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Any occurrence of stroke is one too many.

The reality of stroke

Life-changing. Far-reaching. Expensive. The impacts of post-Transcatheter Aortic Valve Replacement (TAVR) disabling stroke create a ripple effect of consequences.

profile images of stroke patients

Over time, TAVR complications have declined—except for stroke. 

Despite clinical and technological advancements, the rate of reported perioperative stroke is holding steady at 2-4%.1-6

Devastating patient impact

It is impossible to predict which procedures will dislodge embolic debris, and when it will cause disabling stroke.

Stroke is the leading cause of permanent disability – the long-term effects are serious including impaired ability to communicate and restricted physical abilities. It is also a primary risk factor for future clinical stroke, dementia, cognitive decline, and mortality.

#1 cause of permanent disability

Stroke is the leading cause of long-term disability.⁷

#1 patient fear

Stroke is the top concern of TAVR patients, even more than death.⁸

78% of patients

say maintaining independence is ther top goal post-TAVR.⁹

Disabling stroke: physical effects¹⁰

Impaired speech icon

Impaired speech

Memory loss icon

Memory loss

Vision problems icon

Vision problems

Limb paralysis or weakness icon

Limb paralysis or weakness

The cost of stroke

For hospitals, the financial implications of all stroke include extended inpatient care, rehabilitation, and follow-up care. 

33% higher

Total average hospitalization cost¹¹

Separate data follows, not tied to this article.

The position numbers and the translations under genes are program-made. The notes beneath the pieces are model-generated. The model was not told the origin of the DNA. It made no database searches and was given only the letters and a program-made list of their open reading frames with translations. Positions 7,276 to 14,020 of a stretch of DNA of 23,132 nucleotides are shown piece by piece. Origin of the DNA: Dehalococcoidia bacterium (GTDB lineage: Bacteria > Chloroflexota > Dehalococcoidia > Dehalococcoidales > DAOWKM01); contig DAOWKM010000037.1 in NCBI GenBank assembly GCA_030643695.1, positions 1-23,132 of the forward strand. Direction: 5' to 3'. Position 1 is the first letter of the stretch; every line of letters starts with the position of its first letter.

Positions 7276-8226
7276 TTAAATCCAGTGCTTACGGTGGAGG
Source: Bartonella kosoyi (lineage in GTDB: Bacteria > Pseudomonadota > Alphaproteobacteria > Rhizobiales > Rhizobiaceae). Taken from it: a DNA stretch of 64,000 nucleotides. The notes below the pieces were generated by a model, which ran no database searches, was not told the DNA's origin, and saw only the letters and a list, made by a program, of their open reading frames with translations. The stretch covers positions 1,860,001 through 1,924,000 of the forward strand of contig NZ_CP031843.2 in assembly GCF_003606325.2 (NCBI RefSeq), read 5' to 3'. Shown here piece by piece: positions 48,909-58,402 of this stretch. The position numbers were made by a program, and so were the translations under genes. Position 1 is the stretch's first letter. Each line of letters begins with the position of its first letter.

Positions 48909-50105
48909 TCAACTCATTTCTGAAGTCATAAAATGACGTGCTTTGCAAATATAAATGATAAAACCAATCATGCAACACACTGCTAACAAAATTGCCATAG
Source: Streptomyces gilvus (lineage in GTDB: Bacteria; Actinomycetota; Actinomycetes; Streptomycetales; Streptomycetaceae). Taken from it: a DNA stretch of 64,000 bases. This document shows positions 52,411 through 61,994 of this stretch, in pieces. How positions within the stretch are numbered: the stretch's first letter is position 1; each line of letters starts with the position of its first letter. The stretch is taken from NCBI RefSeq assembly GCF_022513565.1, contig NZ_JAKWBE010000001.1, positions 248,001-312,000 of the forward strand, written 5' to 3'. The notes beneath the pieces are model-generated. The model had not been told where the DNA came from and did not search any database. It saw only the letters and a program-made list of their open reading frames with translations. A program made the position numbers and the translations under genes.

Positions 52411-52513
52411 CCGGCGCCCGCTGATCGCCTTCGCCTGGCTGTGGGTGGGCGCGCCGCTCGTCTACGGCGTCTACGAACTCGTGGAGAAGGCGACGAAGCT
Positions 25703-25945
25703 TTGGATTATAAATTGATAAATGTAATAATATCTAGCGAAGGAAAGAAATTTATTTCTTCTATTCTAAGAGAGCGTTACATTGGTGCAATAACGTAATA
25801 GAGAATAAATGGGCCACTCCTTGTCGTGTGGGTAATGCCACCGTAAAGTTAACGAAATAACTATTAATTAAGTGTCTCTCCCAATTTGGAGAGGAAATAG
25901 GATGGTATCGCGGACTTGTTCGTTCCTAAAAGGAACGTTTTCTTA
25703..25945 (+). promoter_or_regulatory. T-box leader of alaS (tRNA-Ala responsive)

6 days

Longer average length of stay¹¹

31% higher

Average hospital readmission rate¹¹

The high cost of disabling stroke

Disabling stroke substantially increases both short- and long-term treatment costs.

For patients, the need for long-term care, skilled nursing, and rehabilitation facilities drives up costs by as much as 121%. 

ACUTE: $59,010

Estimated cost: Acute Severe Ischemic Stroke¹²

1-Year: $132,590

One-year post-stroke cumulative cost¹²

Long-Term: $206,170

Two-year post-stroke cumulative cost¹²


SENTINEL™ leads the way in clinical evidence for cerebral embolic protection

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1. Manoharan G, et al., J Am Coll Cardiol Intv 2015; 8:1359-67.

2. Wendler O, et al., Circulation 2017; 135: 1123–1132.

3. Seeger J, et al., Eur Heart J. 2018 Dec 24. doi: 10.1093/eurheartj/ehy847.

4. Haussig S et al., JAMA 2016; 316:592–601.

5. Kapadia S, Kodali S, Makkar R, et al., Protection against cerebral embolism during transcatheter aortic valve replacement. JACC. 2017; 69(4): 367–377.

6. Kapadia, et al. New England Journal of Medicine, 387(14), 1253–1263. Sep 2022.

7. Tsao CW, et al. Heart Disease and Stroke Statistics—2022 Update: A Report From the American Heart Association external icon. Circulation. 2022;145(8):e153–e639.

8 Audience survey, Hawkey M, presented at ACC 2016

9. Coylewright M, Palmer R, O’Neil E, et al., Patient-defined goals for the treatment of severe aortic stenosis: A qualitative analysis. Health Expect. Oct 2016:19(5): 1-36-1043.

10. American Stoke Association: The Effects of Stroke. Available at:

11. Alqahtani F, et al. Clinical and economic burden of acute ischemic stroke following transcatheter aortic valve replacement. Structural Heart. 2018;3(1):72:73.

12. Reddy et al. Time to Cost-Effectiveness Following Stroke Reduction Strategies in AF Warfarin Versus NOACs Versus LAA Closure. JACC Vol. 66, No. 24, December 22, 2015

All photographs taken by Boston Scientific. Illustrations for informational purposes only – not indicative of actual size or clinical outcome.

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